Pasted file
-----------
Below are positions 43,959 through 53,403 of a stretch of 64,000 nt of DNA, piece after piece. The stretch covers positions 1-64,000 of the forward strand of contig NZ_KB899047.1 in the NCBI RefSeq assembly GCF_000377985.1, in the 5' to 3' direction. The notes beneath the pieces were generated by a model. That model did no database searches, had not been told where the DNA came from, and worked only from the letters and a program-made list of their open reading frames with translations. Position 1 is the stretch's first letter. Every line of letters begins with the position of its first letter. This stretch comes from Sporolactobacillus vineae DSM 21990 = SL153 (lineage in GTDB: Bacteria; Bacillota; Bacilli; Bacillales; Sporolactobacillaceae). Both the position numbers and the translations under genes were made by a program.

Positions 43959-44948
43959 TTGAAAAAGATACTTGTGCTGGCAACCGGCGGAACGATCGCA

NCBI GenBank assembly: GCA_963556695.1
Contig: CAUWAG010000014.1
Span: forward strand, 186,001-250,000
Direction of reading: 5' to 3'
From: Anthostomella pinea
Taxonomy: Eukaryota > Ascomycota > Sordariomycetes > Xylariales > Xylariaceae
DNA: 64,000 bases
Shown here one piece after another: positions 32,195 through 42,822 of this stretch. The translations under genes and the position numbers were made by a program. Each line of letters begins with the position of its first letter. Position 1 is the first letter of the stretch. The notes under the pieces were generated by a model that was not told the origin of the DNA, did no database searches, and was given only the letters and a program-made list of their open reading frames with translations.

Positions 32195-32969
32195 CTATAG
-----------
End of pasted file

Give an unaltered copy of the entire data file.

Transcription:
Below are positions 43,959 through 53,403 of a stretch of 64,000 nt of DNA, piece after piece. The stretch covers positions 1-64,000 of the forward strand of contig NZ_KB899047.1 in the NCBI RefSeq assembly GCF_000377985.1, in the 5' to 3' direction. The notes beneath the pieces were generated by a model. That model did no database searches, had not been told where the DNA came from, and worked only from the letters and a program-made list of their open reading frames with translations. Position 1 is the stretch's first letter. Every line of letters begins with the position of its first letter. This stretch comes from Sporolactobacillus vineae DSM 21990 = SL153 (lineage in GTDB: Bacteria; Bacillota; Bacilli; Bacillales; Sporolactobacillaceae). Both the position numbers and the translations under genes were made by a program.

Positions 43959-44948
43959 TTGAAAAAGATACTTGTGCTGGCAACCGGCGGAACGATCGCA

NCBI GenBank assembly: GCA_963556695.1
Contig: CAUWAG010000014.1
Span: forward strand, 186,001-250,000
Direction of reading: 5' to 3'
From: Anthostomella pinea
Taxonomy: Eukaryota > Ascomycota > Sordariomycetes > Xylariales > Xylariaceae
DNA: 64,000 bases
Shown here one piece after another: positions 32,195 through 42,822 of this stretch. The translations under genes and the position numbers were made by a program. Each line of letters begins with the position of its first letter. Position 1 is the first letter of the stretch. The notes under the pieces were generated by a model that was not told the origin of the DNA, did no database searches, and was given only the letters and a program-made list of their open reading frames with translations.

Positions 32195-32969
32195 CTATAG